Cyndi Mark spoke to Clearinghouse Review in New Orleans about working as a community lawyer on a campaign for bilingual ballots in Boston. She was in New Orleans to train other attorneys at the Shriver Center’s Community Lawyering Training Program in June 2013.
Mark is the managing attorney of the Asian Outreach Unit at Greater Boston Legal Services. She specializes in immigrant workers’ rights, the barriers they face in the workplace, and the rights of limited-English-proficient persons. Mark graduated from Northeastern University School of Law. Before law school, she worked at the Chinese Progressive Association teaching citizenship and English as a Second Language classes and organizing Chinese immigrant workers to advocate for their rights. She’s been a trainer at the Shriver Center’s Basic Lawyering Skills, Community Lawyering, and Leadership Institute trainings. When she is not working, she likes to bike, hike, and camp with her family.
How does community lawyering fit with the larger purpose of legal services?
I think that the larger purpose of legal services is to end poverty. As a legal services lawyer, I don’t believe that I’m going to win a lawsuit or pass a law that will end poverty. By working with community groups who are organizing ordinary people—our clients—who suffer the consequences of poverty, by organizing them and by ordinary people demanding economic justice and social justice, it’s only through community organizing and action that we’re going to achieve real, fundamental change. As a community lawyer, I believe that I can contribute in some small way to that change.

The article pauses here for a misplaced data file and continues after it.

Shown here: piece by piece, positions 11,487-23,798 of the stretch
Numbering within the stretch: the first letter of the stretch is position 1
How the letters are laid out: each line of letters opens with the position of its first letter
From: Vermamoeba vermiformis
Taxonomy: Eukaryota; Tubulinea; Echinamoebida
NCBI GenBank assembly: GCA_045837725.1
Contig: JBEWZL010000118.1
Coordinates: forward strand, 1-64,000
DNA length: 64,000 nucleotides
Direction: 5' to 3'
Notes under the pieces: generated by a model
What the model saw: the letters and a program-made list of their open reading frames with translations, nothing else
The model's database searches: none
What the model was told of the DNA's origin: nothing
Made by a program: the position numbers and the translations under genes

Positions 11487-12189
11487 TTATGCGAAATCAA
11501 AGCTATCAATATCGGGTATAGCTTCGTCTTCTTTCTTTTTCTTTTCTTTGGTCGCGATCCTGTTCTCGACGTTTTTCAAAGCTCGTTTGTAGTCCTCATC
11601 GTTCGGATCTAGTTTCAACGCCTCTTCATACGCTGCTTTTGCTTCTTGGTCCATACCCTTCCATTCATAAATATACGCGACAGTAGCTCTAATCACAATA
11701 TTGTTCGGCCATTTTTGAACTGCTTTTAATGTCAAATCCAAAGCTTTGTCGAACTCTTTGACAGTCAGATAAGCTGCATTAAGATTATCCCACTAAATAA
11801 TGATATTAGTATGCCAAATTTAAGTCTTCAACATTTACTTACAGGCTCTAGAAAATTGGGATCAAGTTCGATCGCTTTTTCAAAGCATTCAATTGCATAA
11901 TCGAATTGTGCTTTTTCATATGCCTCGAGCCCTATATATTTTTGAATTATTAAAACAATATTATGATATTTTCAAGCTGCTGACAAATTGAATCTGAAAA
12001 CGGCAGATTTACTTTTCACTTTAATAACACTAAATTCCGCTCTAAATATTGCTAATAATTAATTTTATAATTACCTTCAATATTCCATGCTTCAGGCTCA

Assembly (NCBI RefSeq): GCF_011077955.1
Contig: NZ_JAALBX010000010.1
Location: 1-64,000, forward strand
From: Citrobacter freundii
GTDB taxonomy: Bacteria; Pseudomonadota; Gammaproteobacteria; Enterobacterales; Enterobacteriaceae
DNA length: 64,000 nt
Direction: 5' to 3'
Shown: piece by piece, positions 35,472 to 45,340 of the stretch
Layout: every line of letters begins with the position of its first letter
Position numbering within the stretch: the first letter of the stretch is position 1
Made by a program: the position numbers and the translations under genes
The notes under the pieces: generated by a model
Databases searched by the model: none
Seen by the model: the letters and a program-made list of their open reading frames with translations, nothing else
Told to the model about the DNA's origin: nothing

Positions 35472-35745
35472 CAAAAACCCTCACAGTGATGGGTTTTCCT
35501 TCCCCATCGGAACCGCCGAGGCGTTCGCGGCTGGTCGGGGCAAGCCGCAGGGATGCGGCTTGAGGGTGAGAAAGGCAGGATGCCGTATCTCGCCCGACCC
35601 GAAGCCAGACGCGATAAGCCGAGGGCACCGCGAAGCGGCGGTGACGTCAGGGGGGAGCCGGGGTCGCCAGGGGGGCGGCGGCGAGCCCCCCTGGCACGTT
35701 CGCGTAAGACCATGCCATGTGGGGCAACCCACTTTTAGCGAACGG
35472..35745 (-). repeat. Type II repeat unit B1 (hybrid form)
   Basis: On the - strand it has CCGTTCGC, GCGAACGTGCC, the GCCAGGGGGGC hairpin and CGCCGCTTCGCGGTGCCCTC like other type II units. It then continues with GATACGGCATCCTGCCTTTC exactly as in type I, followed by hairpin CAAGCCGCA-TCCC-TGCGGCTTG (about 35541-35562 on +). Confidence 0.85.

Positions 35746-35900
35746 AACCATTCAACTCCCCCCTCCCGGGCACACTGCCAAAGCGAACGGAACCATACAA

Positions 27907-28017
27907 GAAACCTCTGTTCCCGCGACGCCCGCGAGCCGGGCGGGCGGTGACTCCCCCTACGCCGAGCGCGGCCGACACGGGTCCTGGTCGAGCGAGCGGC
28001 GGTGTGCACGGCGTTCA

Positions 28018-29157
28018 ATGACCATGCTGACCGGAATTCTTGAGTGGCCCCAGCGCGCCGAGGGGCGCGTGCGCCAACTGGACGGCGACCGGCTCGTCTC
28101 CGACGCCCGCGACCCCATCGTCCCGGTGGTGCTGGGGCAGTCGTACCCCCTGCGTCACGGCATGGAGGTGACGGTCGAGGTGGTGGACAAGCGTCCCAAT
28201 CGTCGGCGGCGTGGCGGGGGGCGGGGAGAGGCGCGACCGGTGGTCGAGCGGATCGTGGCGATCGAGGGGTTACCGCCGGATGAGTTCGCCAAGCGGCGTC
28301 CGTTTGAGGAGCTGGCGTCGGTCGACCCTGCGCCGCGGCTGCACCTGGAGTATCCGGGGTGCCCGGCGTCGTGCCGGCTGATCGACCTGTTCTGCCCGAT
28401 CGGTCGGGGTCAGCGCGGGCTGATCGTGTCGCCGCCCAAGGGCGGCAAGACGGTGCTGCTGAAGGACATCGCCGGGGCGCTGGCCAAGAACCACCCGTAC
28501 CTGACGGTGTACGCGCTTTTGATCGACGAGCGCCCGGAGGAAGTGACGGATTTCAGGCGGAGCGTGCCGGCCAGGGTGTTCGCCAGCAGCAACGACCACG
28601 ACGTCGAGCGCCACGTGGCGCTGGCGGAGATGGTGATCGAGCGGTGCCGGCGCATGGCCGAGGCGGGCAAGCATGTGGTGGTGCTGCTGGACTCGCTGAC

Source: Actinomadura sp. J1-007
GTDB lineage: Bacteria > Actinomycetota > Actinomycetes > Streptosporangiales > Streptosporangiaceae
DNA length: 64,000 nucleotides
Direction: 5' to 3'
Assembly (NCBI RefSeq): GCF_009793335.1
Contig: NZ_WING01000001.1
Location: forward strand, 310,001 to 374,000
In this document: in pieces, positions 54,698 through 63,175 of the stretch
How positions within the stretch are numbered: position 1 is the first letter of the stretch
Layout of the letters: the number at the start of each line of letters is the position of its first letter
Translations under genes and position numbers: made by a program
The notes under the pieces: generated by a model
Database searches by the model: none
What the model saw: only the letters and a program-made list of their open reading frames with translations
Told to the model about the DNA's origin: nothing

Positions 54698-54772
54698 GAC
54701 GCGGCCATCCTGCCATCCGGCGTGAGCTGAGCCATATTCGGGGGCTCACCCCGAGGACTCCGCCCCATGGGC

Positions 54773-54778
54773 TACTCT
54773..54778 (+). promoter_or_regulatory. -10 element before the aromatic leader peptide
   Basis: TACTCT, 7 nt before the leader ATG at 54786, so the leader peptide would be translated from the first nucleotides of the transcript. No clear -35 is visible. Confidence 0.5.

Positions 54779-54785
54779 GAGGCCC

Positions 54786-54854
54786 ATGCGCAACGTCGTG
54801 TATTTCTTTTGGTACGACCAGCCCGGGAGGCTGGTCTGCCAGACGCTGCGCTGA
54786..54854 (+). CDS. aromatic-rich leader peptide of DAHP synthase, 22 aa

What would you tell an attorney interested in practicing as a community lawyer?
If they want to do it, they can do it. There’s no mystery to it. You basically just have to believe in your clients. You have to believe in the community or communities that you serve, that they have a role to play. In fact, by being a community lawyer, it kind of frees you up a little bit because you don’t have all the pressure. I feel like I don’t have all the pressure to be the one who has to end poverty. I don’t have to be the lawyer to bring the lawsuit to end poverty. My clients, they know what they need. They know that they need safe and affordable housing, and they know how much they need to make to be able to live and support their families. I just provide them with information and maybe tools to achieve that. It’s not a big mystery or difficult thing to be a community lawyer. They can do it as long as they are committed to their communities.
You can contact Cyndi Mark at firstname.lastname@example.org.